The Poles are dodgy, but so is the Labour vote
Certainly Greenwich has had an air of rumour, mystery, supposition about it for an unusually long time, as if the local people nearly remembered some conclusive fact about the place. There is, for instance, the unresolved question of the burial ground . . . . (Beryl Platts, A History of Greenwich, 1973)
his long-standing air of rumour, men- tioned by Miss Platts in her chapter about Roman Greenwich, has worsened since the death of Mr Guy Barnett, the sitting Labour MP, on Christmas Eve last year. Since then, and particularly since the date of the by-election was fixed as Thursday 26 February, Greenwich has been thick with rumours.
These are not dispelled by the daily press conferences given by the Labour, Con- servative and SDP candidates. One can, however, learn at the press conferences what the rumours are, because they are invariably contradicted. So on Monday, Mr Bryan Gould said at Labour's confer- ence, earliest of the day, that there is 'no evidence of any erosion' of Labour sup- port, which means other people say there is evidence. Half an hour later, the Con- servative candidate told us, `I know that I can and will be the next Member for Greenwich,' which means that others say he can't and won't be. Half an hour after that, nobody at the SDP press conference would predict that their candidate will win. Mr John Cartwright dismissed such predic- tions as `the old politics'. This means that rumours of an SDP victory are in the air.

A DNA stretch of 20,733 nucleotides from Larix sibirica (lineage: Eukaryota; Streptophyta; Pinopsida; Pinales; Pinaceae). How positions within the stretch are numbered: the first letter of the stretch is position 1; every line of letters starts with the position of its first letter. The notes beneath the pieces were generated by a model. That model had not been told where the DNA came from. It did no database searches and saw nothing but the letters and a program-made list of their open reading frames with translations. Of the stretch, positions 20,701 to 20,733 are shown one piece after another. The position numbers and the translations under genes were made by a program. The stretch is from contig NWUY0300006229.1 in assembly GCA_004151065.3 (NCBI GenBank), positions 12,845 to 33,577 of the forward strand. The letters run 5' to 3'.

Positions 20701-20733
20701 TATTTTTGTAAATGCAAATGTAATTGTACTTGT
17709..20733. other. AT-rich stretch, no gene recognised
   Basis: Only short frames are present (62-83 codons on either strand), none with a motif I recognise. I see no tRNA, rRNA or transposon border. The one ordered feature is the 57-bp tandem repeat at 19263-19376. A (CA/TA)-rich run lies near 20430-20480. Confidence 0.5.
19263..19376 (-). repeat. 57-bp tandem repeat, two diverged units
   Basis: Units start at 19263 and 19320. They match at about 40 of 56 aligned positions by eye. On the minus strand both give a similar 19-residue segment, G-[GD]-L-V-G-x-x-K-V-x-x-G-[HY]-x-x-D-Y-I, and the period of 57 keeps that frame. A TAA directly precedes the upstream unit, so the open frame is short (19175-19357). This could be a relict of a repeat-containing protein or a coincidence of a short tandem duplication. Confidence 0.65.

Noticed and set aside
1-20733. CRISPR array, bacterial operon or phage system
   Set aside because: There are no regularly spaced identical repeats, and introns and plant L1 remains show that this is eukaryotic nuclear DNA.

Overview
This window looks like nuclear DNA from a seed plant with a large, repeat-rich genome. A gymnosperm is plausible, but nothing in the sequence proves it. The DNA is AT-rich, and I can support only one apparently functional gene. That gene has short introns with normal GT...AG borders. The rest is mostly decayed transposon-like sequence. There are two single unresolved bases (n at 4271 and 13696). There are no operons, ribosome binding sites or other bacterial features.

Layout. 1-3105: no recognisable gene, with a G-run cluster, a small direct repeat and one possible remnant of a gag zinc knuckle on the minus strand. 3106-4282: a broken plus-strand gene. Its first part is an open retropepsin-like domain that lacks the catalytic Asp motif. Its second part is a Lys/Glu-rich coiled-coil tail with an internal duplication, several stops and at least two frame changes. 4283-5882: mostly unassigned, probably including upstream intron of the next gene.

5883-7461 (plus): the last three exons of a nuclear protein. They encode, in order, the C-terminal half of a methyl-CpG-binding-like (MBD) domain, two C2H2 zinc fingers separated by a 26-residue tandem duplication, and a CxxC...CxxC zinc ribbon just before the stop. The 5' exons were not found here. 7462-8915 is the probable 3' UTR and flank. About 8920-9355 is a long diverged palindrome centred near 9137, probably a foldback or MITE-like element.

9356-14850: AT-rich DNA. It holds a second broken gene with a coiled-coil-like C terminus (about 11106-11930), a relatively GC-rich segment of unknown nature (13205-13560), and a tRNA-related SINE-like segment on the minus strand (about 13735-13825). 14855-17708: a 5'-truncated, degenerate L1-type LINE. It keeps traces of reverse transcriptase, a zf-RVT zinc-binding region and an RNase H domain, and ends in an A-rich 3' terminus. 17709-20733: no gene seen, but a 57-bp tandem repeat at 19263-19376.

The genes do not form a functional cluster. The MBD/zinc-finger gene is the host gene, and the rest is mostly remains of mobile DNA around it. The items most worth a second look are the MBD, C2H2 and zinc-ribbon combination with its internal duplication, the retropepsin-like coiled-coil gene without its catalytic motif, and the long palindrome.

If that happens, it will be bad luck on the Conservative candidate, for in recent years Greenwich appeared to be becoming a Tory seat. The Labour majority of nearly 10,000 at the two elections in 1974 had been reduced to little more than 1,000 in 1983. Perhaps this had something to do with changes noted by Miss Platts in the new edition of her History (Procter Press, £4.95): 'In some ways Greenwich is a more prosperous place than it was in 1972 . . . . The shopping streets have lost that air of despair and decay which characterised the post-war years, and fewer traders now go bankrupt.'
But a by-election during a Tory govern- ment is not the moment when a Tory candidate has much hope of getting another 1,000 votes. Although the SDP was 4,500 votes behind Mr Barnett in 1983, in such a contest it has more chance than the Tories of defeating Labour. On the other hand, a sound Labour candidate is best placed comfortably to defeat every- one. If he had not already won Fulham, where Labour came second at the last general election, Mr Nick Raynsford would win Greenwich for them very com- fortably indeed.
Miss Deirdre Wood is not sound. `Sound' in this context means not merely moderate but coherent. Signs of incoher- ence in Miss Wood's position were appa- rent as soon as she had been selected. She supported the formation of black sections in the Labour Party, `but I also support Labour Party policy which is not to have black sections': Last Sunday, the News of the World, under the headline 'Deirdre's Big Fat Fib!', accused her of inconsistency about her own age. The double-page spread included pictures of her birth cer- tificate, which shows that she is 44, and of Mr Hattersley cutting the cake earlier this month at her 'fortieth' birthday party. A more trivial story is hard to imagine, but it is not one a sound candidate would give the press a chance to lay their hands on.